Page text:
REVIEW: The Restaurant at Drakes, Brighton

Brighton has just a small handful of restaurants you could call classic fine dining. I don't know why, but that's just the way it is. We tend to sway between the casual and the conceptual but I always think there is a place for the proper on a plate.

The Restaurant at Drakes has evolved over the years but think it's in a really strong place at the moment. It feels special, grown up, yet far from stuffy. 

The silky chicken liver parfait amuse was carefully presented (I'll let them off my pet hate of slate as this was the only appearance of it on the night!) and the homemade bread with a dash of ale was a nice start to the meal.


Truffle will always have a place on my menu. It's virtually impossible for me to resist them. The single raviolo was filled with potato which is a great carrier for bold flavour like truffle, and reasonably common in Italy. The filling was creamier and more luxurious than classic potato filled pasta and the pasta itself well crafted. Spinach and beurre noisette were classic partners but all that was needed to allow that earthy truffle to shine.


Gnocchi again were spot on, achieving that difficult balance of firm yet light. At first I thought the dish was wildly under seasoned but with a small slither of the Sussex cured ham, the gnocchi, in a creamy sauce with wild mushrooms, were absolutely perfect.


For my main, I chose something I knew they do well at Drakes - meat. The pork three ways included pork belly and a perfectly rendered slice of pig head. There was also a boudin noir (French black pudding) which was almost Christmas pudding like. I love blood sausages and this was really rich, spiced and sweet. The creamed savoy cabbage and carrot was an interesting twist and punchy spiced apple puree helped cut through the pork fat. A thyme jus married the dish up and an additional pot of it was placed on the table. Bonus points. Had I been in a different setting I would have licked the plate.



Our usual incessant nattering (sorry to anyone who ever sits near us) was hushed to silence throughout mains, and across the table, Mr. GF was also a happy chap. I really liked the grotesque theatre of the single leg sticking up on the plate of his partridge dish. This little leg was stuffed and wrapped in ham with the sweet breasts simply roasted. Emmer wheat is something we eat a lot of but it's called farro to us Italians and is a fantastic, toothsome, nutty grain, ideal with game.  The broccoli stems, as I've had before at Drakes were very al dente. I love it, those with dentures maybe less so!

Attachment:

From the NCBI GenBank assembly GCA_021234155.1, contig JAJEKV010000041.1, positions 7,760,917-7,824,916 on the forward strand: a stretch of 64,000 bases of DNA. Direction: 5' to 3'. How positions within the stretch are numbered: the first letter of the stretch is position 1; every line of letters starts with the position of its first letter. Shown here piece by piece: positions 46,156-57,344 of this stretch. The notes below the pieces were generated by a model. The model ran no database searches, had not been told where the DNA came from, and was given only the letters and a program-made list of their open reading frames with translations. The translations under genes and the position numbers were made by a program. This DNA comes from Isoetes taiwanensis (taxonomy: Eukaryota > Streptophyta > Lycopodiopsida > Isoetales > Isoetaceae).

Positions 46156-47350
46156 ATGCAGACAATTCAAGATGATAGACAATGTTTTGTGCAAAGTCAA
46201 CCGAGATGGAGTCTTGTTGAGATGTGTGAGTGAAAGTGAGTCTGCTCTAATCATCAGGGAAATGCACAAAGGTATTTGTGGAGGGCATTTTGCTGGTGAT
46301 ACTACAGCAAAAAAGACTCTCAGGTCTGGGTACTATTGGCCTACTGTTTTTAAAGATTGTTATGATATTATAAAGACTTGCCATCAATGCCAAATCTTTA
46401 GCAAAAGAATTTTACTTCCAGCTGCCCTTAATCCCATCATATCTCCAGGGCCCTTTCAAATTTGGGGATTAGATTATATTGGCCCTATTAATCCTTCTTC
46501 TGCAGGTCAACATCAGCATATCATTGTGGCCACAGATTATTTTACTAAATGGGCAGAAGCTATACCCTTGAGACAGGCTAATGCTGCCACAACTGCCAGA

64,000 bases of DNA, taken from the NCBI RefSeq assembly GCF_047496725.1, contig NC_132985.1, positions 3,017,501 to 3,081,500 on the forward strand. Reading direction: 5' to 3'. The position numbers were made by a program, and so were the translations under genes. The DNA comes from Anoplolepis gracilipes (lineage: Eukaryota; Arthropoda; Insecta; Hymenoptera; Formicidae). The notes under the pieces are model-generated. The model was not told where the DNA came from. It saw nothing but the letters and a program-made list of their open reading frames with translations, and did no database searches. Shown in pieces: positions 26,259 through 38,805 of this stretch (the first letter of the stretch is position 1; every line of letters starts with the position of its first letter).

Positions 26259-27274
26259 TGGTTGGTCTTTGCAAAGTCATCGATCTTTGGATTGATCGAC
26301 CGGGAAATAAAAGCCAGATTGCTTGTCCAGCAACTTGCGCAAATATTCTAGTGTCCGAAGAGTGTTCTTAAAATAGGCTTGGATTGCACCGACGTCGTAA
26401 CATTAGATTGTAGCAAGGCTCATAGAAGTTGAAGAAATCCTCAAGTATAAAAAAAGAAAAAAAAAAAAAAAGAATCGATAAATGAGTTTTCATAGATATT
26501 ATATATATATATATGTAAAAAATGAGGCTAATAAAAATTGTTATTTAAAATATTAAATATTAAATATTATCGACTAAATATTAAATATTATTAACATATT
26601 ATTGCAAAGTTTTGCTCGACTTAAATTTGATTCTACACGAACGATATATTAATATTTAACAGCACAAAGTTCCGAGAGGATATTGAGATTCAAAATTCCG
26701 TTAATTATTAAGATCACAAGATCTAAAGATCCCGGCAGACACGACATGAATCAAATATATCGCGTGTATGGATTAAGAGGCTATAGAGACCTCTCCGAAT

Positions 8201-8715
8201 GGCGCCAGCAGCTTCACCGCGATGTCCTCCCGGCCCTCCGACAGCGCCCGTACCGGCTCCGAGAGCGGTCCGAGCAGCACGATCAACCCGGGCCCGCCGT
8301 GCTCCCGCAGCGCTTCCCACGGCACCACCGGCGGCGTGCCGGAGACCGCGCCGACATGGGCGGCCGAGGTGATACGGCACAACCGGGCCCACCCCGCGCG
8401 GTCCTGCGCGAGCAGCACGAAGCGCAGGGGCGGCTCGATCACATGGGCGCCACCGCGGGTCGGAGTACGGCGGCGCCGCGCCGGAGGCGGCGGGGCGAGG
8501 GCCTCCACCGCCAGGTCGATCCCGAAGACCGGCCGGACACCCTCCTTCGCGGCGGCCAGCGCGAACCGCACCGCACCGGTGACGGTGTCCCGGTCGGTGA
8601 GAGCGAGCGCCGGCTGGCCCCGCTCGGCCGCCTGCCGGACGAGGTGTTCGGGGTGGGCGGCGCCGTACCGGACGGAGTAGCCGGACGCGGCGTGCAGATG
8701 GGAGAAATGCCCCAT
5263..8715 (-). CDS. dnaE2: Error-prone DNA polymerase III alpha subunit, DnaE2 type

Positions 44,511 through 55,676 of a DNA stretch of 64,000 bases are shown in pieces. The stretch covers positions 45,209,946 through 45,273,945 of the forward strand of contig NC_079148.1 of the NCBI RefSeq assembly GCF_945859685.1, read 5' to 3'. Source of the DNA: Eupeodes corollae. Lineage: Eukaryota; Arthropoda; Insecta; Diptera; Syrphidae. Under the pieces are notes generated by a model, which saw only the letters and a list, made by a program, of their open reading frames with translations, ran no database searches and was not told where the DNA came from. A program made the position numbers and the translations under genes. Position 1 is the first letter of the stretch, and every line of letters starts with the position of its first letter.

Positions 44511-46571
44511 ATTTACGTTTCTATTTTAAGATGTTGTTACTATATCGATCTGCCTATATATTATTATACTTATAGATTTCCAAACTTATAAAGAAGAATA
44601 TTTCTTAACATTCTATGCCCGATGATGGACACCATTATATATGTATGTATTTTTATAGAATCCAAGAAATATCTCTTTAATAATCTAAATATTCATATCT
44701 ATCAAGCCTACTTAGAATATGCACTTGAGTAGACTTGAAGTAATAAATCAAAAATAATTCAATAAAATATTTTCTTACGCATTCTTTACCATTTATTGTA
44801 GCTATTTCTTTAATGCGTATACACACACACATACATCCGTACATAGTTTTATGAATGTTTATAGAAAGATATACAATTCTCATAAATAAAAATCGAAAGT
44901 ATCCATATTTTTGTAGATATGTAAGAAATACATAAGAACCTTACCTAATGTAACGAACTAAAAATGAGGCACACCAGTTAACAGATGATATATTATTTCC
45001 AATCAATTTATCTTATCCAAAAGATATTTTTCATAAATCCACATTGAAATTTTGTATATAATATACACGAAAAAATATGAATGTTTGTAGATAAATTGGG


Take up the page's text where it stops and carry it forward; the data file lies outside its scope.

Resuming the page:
Wines were well chosen for us. I don't see the issue of drinking reds with pork if there are robust flavours on the plate and the wine isn't too heavy. I liked my Little Beauty Pinot Noir and the name was a bonus too. Mr GF however, prefers to practically chew on his wine. It needs to be rich, full, smoky and heady. The wine list was sensible with half bottles and plenty of wines by the glass. I was a little surprised to see so few Sussex wines though with just one sparkling from the Bluebell Vineyard Estate.

Pre-desserts were a nice touch with a fresh clementine jelly layered with vanilla panna cotta.



I'm not a sweet toothed person so the tartness of the Brillat-Savarin cheesecake was a good choice. Those expecting a sugar hit typical of sickly cheesecake may have been disappointed though, but for me the almost cheese option in a dessert format was to my taste. I didn't get much fruit from the cherry glaze on the cheesecake or in the cherry sorbet though and think it needed that sharp, fruity lift. But the chocolate truffle dipped in some sort of gel and given a stalk to masquerade as a cherry was a nice detail. I noticed the praline soufflĂ© with Kentish cobnuts were flying out of the kitchen on the night and looked great.



Service was calm, professional and friendly throughout and the ambiance is really comfortable in the restaurant itself. Prices for food I think were reasonable for the quality with two courses at £29.95 and three for £39.95. There is also a five course chef's menu which would be a good choice for a special occasion or a splurge.

Head chef Andrew Mackenzie is an increasingly rare breed of chef at this level whose primary ethos is to still feed the diner well. The classic, elegant and confident food doesn't smack of shock tactic ingredients and gimmick formats that more often than not repulses rather than delights the customer. The wow factor in his dishes relies on smart detail and flavour as well as beautiful presentation. A man after my own stomach for sure.

http://www.therestaurantatdrakes.co.uk/
43-44 marine parade
brighton BN2 1PE

I was a guest of The Restaurant at Drake's, opinions, as always, are my own.